Once the party of small government and fiscal conservativism, America’s Republican party has in the past few decades been hijacked by an unlikely coalition of religious extremists and big-business interests. This coalition has risen to power by cynically exploiting people’s fears, courting the support of minority special interest groups, and attacking its opponents’ patriotism as a cloak to hide its own noxious ideals, and now threatens the very constitutional ideals upon which this country has built. This much should be obvious to every informed observer, but Chris Mooney‘s The Republican War on Science chronicles in meticulous detail one effect of the Republican agenda: the damage done to science, damage that now threatens the scientific standing of a country that invented some of the modern world’s most revolutionary innovations, from atomic power to the Internet.
Both groups making up the Republican party tend to oppose science, but for different reasons. The religious conservatives oppose areas of science that infringe on their faith-based conclusions, such as evolution, sex education, and stem-cell research. Business interests oppose science that might lead to regulation of their industries, such as global warming, endangered-species protection, pollution controls, and research into the health impacts of foods and drugs.
Mooney’s book explores politically motivated abuse of science in the above-mentioned fields and others, showing how anti-science elements of the GOP have done their damage. Their tactics include stacking scientific advisory committees with ideologues, passing new laws to bury proposed scientific studies in red tape, commissioning contrarian “science” to create a false impression of controversy, and outright suppressing scientific research whose conclusions they disagree with. He also notes how the religious right, and George W. Bush in particular, magnifies scientific uncertainty as an excuse for inaction where it suits their purposes (such as environmental protection), yet ignores it altogether where it does not suit their purposes (such as missile defense).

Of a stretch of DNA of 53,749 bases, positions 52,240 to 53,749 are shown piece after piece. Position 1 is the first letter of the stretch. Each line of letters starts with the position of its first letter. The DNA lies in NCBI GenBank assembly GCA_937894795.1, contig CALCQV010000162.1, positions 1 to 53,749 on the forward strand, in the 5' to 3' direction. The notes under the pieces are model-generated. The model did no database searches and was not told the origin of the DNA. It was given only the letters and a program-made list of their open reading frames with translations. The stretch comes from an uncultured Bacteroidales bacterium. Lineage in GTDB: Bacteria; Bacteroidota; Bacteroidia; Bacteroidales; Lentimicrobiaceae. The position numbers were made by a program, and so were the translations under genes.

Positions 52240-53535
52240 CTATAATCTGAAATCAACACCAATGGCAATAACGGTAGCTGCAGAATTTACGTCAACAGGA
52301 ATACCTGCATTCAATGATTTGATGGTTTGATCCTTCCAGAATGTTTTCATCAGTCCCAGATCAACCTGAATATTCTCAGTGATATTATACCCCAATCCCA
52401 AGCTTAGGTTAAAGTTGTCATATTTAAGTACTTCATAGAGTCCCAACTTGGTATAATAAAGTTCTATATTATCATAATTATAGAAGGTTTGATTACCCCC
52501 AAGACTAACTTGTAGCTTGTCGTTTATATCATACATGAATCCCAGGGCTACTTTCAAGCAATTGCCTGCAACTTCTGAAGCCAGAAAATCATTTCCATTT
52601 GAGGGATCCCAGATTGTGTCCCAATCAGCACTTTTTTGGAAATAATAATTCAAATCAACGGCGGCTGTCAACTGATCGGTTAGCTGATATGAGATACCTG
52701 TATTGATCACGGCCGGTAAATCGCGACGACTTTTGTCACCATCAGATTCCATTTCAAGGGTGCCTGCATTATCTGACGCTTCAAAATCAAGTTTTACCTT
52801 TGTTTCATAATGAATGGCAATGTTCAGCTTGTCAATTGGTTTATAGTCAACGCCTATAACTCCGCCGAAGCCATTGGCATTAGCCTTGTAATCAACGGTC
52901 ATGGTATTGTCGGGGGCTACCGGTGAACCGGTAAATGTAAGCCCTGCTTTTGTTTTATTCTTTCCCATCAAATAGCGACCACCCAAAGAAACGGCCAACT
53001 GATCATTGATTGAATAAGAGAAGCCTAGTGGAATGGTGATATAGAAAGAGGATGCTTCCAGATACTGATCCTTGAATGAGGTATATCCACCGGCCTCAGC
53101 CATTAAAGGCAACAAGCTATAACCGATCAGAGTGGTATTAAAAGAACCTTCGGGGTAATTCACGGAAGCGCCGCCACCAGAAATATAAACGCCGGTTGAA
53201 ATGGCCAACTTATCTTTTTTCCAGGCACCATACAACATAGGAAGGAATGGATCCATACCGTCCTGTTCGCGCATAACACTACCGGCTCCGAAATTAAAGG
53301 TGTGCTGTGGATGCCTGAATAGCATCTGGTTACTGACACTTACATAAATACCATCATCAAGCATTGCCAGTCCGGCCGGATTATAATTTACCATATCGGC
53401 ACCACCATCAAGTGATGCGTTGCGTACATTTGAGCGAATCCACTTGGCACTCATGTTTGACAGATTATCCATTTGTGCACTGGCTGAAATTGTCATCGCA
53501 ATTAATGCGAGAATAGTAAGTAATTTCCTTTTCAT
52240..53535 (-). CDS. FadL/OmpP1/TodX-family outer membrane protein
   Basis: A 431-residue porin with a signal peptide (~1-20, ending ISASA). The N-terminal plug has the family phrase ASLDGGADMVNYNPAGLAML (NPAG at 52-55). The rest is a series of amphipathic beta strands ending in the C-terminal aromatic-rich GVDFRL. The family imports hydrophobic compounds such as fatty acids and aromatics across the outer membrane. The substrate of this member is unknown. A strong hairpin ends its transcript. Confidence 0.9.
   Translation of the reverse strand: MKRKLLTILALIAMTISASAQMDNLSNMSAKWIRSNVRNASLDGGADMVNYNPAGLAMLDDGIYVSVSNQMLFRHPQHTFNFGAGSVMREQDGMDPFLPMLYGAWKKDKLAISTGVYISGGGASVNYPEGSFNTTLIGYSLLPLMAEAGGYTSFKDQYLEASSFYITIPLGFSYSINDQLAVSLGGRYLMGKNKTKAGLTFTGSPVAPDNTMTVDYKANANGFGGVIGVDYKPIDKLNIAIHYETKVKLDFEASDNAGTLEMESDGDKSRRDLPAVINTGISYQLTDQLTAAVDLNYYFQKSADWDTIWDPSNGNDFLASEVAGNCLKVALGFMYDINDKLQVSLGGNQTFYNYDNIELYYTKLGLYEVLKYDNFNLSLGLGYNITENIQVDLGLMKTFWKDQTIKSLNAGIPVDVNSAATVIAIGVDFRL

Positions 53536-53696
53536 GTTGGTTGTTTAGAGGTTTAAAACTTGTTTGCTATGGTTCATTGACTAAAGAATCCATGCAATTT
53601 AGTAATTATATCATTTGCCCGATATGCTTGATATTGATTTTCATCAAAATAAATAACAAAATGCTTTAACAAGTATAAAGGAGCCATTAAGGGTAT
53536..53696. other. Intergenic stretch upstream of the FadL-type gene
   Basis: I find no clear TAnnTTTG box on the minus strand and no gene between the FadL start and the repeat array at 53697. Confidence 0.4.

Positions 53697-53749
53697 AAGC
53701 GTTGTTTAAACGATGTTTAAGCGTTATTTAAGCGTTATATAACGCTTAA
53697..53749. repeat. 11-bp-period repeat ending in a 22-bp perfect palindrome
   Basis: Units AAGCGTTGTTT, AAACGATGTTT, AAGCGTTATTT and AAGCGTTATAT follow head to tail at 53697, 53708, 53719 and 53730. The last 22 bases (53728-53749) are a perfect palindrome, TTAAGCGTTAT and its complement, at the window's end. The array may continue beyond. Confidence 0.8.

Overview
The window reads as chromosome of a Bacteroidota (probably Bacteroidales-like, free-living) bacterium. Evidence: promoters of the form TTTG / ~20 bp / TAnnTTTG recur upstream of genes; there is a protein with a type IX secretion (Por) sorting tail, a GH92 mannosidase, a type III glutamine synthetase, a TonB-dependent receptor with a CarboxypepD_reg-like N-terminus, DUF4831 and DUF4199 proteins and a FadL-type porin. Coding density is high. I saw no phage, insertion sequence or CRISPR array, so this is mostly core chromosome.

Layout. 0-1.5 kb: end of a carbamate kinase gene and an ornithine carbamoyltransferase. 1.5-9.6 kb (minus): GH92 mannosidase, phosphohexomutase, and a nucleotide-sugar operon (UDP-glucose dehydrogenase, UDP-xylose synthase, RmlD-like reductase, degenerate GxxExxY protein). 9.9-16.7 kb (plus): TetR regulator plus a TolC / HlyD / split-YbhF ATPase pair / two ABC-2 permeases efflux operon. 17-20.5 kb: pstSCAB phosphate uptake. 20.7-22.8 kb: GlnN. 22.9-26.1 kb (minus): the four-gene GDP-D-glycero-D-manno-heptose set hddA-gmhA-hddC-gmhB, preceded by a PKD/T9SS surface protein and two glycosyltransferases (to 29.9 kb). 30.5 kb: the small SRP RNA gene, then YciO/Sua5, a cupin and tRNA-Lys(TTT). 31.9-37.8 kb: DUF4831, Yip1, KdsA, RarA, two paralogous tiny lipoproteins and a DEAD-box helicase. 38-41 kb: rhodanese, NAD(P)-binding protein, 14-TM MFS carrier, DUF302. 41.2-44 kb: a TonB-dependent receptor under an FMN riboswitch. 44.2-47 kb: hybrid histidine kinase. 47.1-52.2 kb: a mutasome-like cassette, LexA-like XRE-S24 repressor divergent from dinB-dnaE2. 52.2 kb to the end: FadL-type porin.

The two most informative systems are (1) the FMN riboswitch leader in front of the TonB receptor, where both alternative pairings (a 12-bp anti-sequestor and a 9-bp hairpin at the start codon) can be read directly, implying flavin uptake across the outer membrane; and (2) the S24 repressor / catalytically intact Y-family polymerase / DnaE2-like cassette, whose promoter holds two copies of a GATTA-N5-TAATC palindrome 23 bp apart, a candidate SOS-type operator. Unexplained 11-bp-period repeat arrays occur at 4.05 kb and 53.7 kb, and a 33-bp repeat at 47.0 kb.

Finally, Mooney provides a historical account of how the Republican party, once a friend of science, became the party of anti-science. This transformation began in the 1960s, where conservative politicians such as Barry Goldwater first began to rail against the “scientific elite”, and escalated in the 1990s with infamous episodes such as the Gingrich Congress’ dismantling of the world-renowned Office of Technology Assessment, leading up to the full-blown Republican war on science today. Mooney quotes Republicans such as Russell Train, administrator of the EPA under two Republican presidents, who are dismayed by the direction their party has taken.
The Republican War on Science thoroughly documents how partisan attacks have touched many fields of science; but if I have any complaint, it is that it does not go for the jugular often enough. Mooney’s discussion of the Data Quality Act was a case in point: he does not, in my opinion, explain clearly enough why it is bad to someone unfamiliar with how science works. He could have summed up the law’s purpose, which is to give well-funded industry groups as many chances as possible to stifle regulation by burying scientific research in legal red tape, in stronger terms. Similar points could be raised about other chapters. Nevertheless, as a source of information and inspiration, this book is worth reading. As one of the reviews on the cover says, it won’t make you feel good, but it will make you wiser.
(Crossposted at Ebon Musings.)